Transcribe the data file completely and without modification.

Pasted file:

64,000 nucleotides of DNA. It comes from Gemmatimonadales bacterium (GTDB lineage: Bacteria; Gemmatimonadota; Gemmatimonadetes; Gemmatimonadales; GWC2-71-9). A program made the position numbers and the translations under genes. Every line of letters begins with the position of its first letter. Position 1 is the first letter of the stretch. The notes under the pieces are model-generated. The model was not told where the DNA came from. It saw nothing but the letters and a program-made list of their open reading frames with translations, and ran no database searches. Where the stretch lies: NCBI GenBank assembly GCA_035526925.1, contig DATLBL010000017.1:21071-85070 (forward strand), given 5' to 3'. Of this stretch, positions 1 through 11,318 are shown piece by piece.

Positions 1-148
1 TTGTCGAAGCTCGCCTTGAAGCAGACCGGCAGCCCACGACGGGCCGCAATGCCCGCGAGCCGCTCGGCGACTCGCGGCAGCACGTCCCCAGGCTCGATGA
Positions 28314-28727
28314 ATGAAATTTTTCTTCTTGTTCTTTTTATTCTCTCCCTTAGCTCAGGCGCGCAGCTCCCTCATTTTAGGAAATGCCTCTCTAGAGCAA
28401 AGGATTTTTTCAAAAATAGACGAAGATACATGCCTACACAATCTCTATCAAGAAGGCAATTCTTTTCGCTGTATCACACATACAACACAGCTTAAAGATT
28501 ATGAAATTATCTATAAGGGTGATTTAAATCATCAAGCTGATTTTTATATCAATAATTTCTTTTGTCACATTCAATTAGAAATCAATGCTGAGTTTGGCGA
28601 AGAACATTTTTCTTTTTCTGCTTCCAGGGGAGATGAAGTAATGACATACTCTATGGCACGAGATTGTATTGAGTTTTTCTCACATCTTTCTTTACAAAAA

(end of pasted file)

64,000 nucleotides of DNA. It comes from Gemmatimonadales bacterium (GTDB lineage: Bacteria; Gemmatimonadota; Gemmatimonadetes; Gemmatimonadales; GWC2-71-9). A program made the position numbers and the translations under genes. Every line of letters begins with the position of its first letter. Position 1 is the first letter of the stretch. The notes under the pieces are model-generated. The model was not told where the DNA came from. It saw nothing but the letters and a program-made list of their open reading frames with translations, and ran no database searches. Where the stretch lies: NCBI GenBank assembly GCA_035526925.1, contig DATLBL010000017.1:21071-85070 (forward strand), given 5' to 3'. Of this stretch, positions 1 through 11,318 are shown piece by piece.

Positions 1-148
1 TTGTCGAAGCTCGCCTTGAAGCAGACCGGCAGCCCACGACGGGCCGCAATGCCCGCGAGCCGCTCGGCGACTCGCGGCAGCACGTCCCCAGGCTCGATGA
Positions 28314-28727
28314 ATGAAATTTTTCTTCTTGTTCTTTTTATTCTCTCCCTTAGCTCAGGCGCGCAGCTCCCTCATTTTAGGAAATGCCTCTCTAGAGCAA
28401 AGGATTTTTTCAAAAATAGACGAAGATACATGCCTACACAATCTCTATCAAGAAGGCAATTCTTTTCGCTGTATCACACATACAACACAGCTTAAAGATT
28501 ATGAAATTATCTATAAGGGTGATTTAAATCATCAAGCTGATTTTTATATCAATAATTTCTTTTGTCACATTCAATTAGAAATCAATGCTGAGTTTGGCGA
28601 AGAACATTTTTCTTTTTCTGCTTCCAGGGGAGATGAAGTAATGACATACTCTATGGCACGAGATTGTATTGAGTTTTTCTCACATCTTTCTTTACAAAAA